“Just play.” That’s been my tagline for Guild Wars 2 PvE, and really all of Guild Wars 2, but PvE especially. MMO PvE is so mired in invisible rules. Don’t kill steal. Don’t help other people. Don’t waste time doing X if there is no quest for it. Pass through these tasks because this task is gated. I don’t know how many times I’ve given up explaining these ridiculous rules to other gamers. I feel even stupider when I try to answer their simple question of “why”.
Right from the start, it’s apparent that strict theme park rides have given way to a big playground. Sure there are still rides, and even a few lines, but at least I can run around! Here’s an account of my run through the Queensdale zone especially in regards to renown hearts and player guidance.
It starts with a small starting area, which is really more of a teaser. I imagine that it’s extremely sharded with people exiting the first ride into the real world or overflow zone. I’ll be honest. These first areas are really striking introductions, which have very little worth in learning to play. Those games, like Assassin’s Creed, where players have uber-skills at the beginning, which are then stripped, feel analogous. The beginning zones are for show. In the human starting area, there are centaurs marauding the village, NPCs yelling at me to keep moving, children crying, and people running. In this one area it’s hard not to feel rushed and pushed. They are really nice storywise though; very cinematic experiences.
The Queen’s Hearts
Which then leads in to possibly the worst experience I’ve had in Guild Wars 2: the first renown heart of press beta. This little farm is under siege by worms, bandits, hungry cows, and every new player ever. There was still plenty to do to complete the heart because worm holes were respawning very quickly, but it wasn’t that fun. A worm hole would spawn, I would get renown for stomping on it. A worm would pop up to attack me and four players (including me) would all hit it once, and it would die. Extra sadly, no events for the farm happened for me while I was trying to fill my heart and leave. (Later I did come back to kill a super huge worm, which was quite fun.)
Thankfully, that was it. After that renown heart, it was fantastic. Community Manager Martin Kerstein put up a heat map showing player activity in Queensdale, and the big white blobs in the upper-left corner are where that first renown heart is. Everything else is really nicely spread out. I think that for the most part this was just part of the learning experience for ArenaNet. They needed to see this happen (hopefully only once), and now they can respond to iterate that first part a little better.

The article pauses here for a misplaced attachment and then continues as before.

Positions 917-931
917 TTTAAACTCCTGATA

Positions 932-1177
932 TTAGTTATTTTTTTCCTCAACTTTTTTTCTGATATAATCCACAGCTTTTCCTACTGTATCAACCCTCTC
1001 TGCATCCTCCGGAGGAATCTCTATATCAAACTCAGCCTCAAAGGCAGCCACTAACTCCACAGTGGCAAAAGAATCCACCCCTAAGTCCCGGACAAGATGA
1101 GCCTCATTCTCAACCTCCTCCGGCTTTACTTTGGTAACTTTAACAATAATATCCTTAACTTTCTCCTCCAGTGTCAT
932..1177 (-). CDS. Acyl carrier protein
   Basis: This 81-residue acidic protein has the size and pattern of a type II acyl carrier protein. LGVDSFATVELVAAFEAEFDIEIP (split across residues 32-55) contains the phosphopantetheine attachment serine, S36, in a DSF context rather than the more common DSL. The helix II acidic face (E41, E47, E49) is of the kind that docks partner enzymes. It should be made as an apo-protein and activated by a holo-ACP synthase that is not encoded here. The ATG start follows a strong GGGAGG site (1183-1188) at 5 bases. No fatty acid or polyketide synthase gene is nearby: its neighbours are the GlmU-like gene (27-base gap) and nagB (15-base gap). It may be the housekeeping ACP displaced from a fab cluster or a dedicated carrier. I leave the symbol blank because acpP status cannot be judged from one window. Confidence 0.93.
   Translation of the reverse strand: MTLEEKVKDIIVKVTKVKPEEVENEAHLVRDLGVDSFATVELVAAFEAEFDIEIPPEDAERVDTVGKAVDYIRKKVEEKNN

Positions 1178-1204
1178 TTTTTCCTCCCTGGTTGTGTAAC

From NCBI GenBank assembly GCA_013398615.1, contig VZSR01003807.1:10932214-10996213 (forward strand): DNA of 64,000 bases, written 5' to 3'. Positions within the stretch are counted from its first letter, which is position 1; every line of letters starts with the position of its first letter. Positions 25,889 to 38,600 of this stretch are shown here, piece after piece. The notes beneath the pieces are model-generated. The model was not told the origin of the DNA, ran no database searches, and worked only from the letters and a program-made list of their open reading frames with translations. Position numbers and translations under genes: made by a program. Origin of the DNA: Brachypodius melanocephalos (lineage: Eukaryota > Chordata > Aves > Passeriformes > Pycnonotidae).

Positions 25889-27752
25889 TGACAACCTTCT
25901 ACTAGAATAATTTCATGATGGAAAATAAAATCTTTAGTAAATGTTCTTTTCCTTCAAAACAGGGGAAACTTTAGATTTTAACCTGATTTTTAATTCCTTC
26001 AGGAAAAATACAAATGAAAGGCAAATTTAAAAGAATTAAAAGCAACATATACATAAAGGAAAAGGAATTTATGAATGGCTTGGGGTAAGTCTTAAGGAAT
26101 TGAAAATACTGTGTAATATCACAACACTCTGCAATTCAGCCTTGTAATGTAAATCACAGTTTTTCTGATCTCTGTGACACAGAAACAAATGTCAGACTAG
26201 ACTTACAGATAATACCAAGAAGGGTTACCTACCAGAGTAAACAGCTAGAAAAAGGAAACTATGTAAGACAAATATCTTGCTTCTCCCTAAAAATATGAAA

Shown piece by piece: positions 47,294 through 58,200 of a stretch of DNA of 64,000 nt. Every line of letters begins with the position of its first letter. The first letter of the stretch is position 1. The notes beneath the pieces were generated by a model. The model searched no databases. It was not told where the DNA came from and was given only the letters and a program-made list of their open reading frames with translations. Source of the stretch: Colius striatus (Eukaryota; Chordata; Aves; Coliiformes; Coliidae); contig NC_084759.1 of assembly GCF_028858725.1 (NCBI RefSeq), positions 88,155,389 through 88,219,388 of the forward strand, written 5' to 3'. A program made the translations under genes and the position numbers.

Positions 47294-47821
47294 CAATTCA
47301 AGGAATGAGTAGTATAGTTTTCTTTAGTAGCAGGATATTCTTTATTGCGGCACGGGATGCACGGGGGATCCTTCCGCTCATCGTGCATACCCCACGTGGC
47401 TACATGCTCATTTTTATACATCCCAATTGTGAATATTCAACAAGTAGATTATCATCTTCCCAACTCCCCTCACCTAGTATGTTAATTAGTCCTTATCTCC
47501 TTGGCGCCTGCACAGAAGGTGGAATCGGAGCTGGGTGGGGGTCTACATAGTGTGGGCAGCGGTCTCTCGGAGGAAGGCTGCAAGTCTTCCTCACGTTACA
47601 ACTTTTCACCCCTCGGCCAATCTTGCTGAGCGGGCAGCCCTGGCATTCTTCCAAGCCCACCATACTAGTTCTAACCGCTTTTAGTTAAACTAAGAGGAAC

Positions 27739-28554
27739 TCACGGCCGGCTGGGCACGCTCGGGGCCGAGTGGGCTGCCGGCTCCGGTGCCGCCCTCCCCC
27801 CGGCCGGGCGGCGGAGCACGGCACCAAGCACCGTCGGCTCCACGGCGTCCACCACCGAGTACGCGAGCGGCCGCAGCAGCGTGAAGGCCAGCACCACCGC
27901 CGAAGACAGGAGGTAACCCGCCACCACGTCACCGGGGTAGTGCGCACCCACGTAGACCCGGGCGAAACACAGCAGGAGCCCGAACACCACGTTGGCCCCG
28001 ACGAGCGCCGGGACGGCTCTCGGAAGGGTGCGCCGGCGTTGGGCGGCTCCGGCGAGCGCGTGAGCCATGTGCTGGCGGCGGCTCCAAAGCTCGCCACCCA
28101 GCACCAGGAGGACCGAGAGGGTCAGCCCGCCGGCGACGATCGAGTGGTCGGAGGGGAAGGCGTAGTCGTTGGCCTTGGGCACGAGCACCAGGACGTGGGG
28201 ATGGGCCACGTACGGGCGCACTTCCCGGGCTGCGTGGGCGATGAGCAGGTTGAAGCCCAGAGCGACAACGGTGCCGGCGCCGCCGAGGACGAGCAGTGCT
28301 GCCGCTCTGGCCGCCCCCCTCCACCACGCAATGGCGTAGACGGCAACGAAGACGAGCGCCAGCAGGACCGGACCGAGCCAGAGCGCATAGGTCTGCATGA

The first five levels occur in the northwest corner of Queensdale, and from what I saw in the norn zone and the charr zone, each level 1-5 area is a little more separated from the rest of the world so players don’t just run into an insta-death location. Each heart in the map gives a rough level estimate so the game will lead players along a general leveling line. I’d say around level 7-8 it starts get a lot more open, and with many more weapon skills unlocked, a utility skill being unlocked, and a better idea of gameplay going against foes a level or two higher is managed fine. It definitely is a little more difficult to do it, but not bad.
I am a completionist. I hate leaving quest hubs in other MMOs with hanging quests. In Guild Wars 2, I had to complete all the hearts. I did end up getting 100% of Queensdale complete by unlocking all the waypoints, finding all the points of interest, completing all the skill challenges, and of course finishing all the renown hearts. It took quite a bit of time for the level 1-15 map. If I guessed it was about 6 hours, roughly, but I ignored crafting, gathering, and generally standing around admiring the game. I was on a mission. I fully expect that at launch I will spend likely double the time in Queensdale enjoying everything I can.
With the renown hearts, of which I think there were 20-something in Queensdale, never did I dread coming upon another one. I know I have dreaded quest hubs, which I have to complete, says my completionist inner-demon. With renown hearts I was very excited to see what was coming next. At one town, the heart was filled by training with local militia. There were a couple mini-games involving using weapons, such as attacking the defending soldier at the right moment to break her guard. Attacking her when she is behind her shield will knock the player back and down. There were two other mini-games involving a rifle and a shield. Other renown tasks involved trapping invulnerable crabs in traps, tricking ettins to go fight centaurs, or trying monastery booze.